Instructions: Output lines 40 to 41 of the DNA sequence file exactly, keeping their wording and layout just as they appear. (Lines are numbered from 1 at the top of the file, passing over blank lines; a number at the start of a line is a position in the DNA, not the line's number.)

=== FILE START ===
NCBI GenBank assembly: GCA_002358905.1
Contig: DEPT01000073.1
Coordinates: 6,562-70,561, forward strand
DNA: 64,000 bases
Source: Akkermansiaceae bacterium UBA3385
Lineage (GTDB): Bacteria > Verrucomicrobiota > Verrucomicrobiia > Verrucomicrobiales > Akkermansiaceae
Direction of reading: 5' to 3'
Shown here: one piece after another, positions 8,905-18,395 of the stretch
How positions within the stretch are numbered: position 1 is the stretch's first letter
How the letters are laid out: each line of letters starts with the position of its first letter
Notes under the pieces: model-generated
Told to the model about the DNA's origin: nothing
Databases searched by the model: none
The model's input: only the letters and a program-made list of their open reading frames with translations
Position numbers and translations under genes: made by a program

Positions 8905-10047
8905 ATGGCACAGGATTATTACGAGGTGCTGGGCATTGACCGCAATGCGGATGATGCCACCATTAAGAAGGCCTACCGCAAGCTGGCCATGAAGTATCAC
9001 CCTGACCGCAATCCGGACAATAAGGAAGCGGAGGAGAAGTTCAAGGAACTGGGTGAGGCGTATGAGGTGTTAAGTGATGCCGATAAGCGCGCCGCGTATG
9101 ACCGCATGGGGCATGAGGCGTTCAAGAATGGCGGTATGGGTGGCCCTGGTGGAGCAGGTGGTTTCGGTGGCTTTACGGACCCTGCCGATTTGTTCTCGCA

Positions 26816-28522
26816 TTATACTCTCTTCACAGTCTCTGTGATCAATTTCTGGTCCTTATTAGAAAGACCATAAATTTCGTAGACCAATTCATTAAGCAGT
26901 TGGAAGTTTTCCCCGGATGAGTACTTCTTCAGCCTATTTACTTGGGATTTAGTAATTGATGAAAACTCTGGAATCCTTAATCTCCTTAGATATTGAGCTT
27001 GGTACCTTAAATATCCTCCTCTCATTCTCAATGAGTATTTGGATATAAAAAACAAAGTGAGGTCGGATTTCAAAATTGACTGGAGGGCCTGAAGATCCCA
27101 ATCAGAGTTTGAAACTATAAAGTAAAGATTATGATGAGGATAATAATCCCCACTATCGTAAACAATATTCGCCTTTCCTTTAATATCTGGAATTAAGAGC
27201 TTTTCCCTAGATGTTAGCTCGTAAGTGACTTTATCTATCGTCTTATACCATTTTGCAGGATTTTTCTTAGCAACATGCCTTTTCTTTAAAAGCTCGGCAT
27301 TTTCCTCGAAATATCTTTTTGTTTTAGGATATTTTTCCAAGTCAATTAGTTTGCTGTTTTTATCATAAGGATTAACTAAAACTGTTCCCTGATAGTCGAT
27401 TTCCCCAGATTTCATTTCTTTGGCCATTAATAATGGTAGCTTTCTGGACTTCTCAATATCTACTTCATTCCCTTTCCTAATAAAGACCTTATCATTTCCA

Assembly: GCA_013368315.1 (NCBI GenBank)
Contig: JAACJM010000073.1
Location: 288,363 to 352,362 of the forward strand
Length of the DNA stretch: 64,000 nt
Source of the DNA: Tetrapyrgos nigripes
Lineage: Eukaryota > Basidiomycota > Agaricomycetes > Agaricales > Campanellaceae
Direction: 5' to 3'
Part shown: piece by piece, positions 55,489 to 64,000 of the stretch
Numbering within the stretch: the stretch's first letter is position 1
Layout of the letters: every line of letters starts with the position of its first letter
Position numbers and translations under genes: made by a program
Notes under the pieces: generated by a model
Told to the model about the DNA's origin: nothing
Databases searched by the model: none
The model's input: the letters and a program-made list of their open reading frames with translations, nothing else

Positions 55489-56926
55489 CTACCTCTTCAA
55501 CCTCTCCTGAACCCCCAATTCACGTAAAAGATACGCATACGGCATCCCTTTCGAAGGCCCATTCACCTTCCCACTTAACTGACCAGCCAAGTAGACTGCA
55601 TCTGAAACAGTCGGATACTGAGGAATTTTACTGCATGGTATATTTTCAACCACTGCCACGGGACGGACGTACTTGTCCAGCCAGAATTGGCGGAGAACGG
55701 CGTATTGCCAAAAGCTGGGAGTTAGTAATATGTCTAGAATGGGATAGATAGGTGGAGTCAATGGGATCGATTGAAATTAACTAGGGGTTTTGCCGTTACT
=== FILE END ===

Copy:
Told to the model about the DNA's origin: nothing
Databases searched by the model: none